Who Invented the Juicer, and When? History & Present
Juicing is one of the biggest culinary trends today, but most people don’t know that the first modern juicer was invented by a man named Norman Walker in the 1930s.
Although other juicers have since improved on the original idea of separating juice from fruit, Walker’s Norwalk machine is the earliest known ancestor. Let’s check out a brief history of juicing and how juicers have evolved over the years.
Records of juicing trace back to the Dead Sea Scrolls, which describe how an Israeli tribe called the Essenes would smash figs and pomegranates with rocks to separate the juice from the fruit. They also mentioned that the juice gave them strength, which was probably because of the vitamins and minerals inside.
Once primitive mortars and pestles were invented, juicing became much easier, and people would mash fruit and separate the juice with a sieve. Sometimes other herbs, fruit, or ingredients were added. Once fermentation became widespread, beverages like beer and wine started to spread and have a historical impact of their own.
Orange growers in the early 1900s were overrun with an abundance of oranges that they couldn’t juice and sell fast enough, so they began using pasteurization. Until that time, juice typically had a short shelf life and wasn’t viable as a widespread commercial product. Ultimately, this paved the way for juice pasteurization nationwide.
Normal Walker unveiled his Norwalk machine in 1933, a huge beast with grates and a hydraulic press. Fruit was first cut and grated by the grates, then put into a linen bag and smashed with a hydraulic press to collect the juice. What makes this method so remarkable is that hydraulic press technology is still often used in juicers today.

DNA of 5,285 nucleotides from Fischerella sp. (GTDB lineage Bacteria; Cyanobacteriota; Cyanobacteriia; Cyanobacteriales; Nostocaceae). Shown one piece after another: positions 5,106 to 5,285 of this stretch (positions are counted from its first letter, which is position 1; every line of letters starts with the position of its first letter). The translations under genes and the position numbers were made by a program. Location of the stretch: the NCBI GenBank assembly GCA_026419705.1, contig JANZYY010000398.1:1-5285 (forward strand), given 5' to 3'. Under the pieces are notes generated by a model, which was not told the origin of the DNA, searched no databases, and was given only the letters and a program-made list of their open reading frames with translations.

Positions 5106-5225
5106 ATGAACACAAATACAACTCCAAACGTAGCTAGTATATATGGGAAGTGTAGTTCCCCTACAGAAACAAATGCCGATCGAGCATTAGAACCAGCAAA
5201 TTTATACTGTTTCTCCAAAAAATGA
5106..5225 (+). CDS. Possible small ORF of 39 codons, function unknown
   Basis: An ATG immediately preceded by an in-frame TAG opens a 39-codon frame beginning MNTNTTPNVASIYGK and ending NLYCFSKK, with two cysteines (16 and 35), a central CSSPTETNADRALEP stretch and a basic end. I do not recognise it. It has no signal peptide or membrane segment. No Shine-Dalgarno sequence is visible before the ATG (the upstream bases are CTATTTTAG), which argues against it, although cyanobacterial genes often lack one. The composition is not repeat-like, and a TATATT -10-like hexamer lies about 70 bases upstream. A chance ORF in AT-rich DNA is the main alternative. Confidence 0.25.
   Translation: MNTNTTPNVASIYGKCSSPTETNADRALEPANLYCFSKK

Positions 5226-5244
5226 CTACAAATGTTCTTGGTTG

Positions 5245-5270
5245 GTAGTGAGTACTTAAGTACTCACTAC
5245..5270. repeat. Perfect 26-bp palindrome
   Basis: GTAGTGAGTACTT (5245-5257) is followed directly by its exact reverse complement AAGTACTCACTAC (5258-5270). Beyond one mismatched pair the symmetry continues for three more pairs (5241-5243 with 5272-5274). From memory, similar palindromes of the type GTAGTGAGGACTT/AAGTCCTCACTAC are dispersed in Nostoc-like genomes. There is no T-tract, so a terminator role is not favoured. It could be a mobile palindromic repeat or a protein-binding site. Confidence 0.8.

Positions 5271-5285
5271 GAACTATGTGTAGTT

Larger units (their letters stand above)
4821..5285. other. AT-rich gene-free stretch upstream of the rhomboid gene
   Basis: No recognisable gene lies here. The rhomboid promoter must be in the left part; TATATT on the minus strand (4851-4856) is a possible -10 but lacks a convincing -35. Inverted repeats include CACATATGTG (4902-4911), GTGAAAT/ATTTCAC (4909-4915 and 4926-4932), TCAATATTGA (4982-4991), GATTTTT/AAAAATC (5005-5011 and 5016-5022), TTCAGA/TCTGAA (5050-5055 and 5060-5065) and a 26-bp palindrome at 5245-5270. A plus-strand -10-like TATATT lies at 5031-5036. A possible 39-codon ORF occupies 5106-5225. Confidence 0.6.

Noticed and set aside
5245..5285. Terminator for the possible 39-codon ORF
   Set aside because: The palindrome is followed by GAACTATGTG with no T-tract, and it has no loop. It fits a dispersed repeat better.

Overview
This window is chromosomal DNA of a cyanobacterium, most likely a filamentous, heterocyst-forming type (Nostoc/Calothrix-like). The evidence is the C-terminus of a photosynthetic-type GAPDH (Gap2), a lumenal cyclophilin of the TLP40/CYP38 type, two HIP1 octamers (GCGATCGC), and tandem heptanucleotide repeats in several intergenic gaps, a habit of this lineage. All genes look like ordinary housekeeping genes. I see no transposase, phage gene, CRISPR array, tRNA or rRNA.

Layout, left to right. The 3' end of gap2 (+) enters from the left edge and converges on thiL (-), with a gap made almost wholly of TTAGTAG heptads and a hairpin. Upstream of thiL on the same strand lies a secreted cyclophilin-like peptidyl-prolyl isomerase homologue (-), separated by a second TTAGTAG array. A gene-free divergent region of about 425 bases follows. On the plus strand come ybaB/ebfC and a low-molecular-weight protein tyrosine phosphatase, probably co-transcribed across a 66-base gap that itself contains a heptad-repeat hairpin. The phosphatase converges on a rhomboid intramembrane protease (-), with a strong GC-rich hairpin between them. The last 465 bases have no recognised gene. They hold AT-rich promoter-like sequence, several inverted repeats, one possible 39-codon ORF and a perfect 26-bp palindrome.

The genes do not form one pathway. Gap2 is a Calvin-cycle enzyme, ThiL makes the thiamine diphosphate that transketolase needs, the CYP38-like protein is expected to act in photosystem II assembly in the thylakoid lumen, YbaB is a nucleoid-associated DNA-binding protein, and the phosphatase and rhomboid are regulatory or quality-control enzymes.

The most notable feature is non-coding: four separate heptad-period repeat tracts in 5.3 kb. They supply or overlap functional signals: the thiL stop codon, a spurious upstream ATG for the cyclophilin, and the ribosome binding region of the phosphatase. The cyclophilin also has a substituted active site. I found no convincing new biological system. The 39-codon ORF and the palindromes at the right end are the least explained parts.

Norwalk machines can sometimes still be found circulating today, and by all accounts produce impressive results. The inventor himself claims that fruit and vegetable juices contributed to his 98-year lifespan.
The next major juicing invention was the citrus juicer in 1945, used widely in New York City hotels and bars. It was a sort of crossbreed between a food processor and a true juicer and lacked the ability to separate the pulp from the juice.
Aside from the citrus juicer and the Norwalk, smaller and easier-to-use juicers became commonplace after WWII. Just as importantly, food processors and blenders became widely available for the first time. Together with juicers, these small appliances revolutionized cooking for a generation of Americans.
In the 1990s, a man called Mr. Kim created the Green Power juicer, which used twin-gear technology similar to the mortar and pestle. It crushed fruit and veggies slowly to prevent oxidation and nutrient loss. The goal was to optimize the vitamins and minerals in the juice. It proved popular, and the Jamba juice brand was created soon after.
Today, juicers are more affordable and technologically advanced than ever. Thanks to health food trends, numerous chains of juice bars and even coffee shops are selling fresh juice.
Pasteurization makes selling and transporting juice easier because it doesn’t go bad as quickly, plus everyone has refrigerators. As culinary technology progresses, we expect to see juicing, blending, and food processing machines advance too.
Juicing is sometimes considered a fad or trend, but juice’s delicious taste and practical health benefits are indisputable. From the ancient era to the modern day, people have developed better ways to get the delicious juice from fruits and veggies. Just like everything else in the kitchen, juicing is here to stay.
Featured Image Credit: charlotte-may, Pexels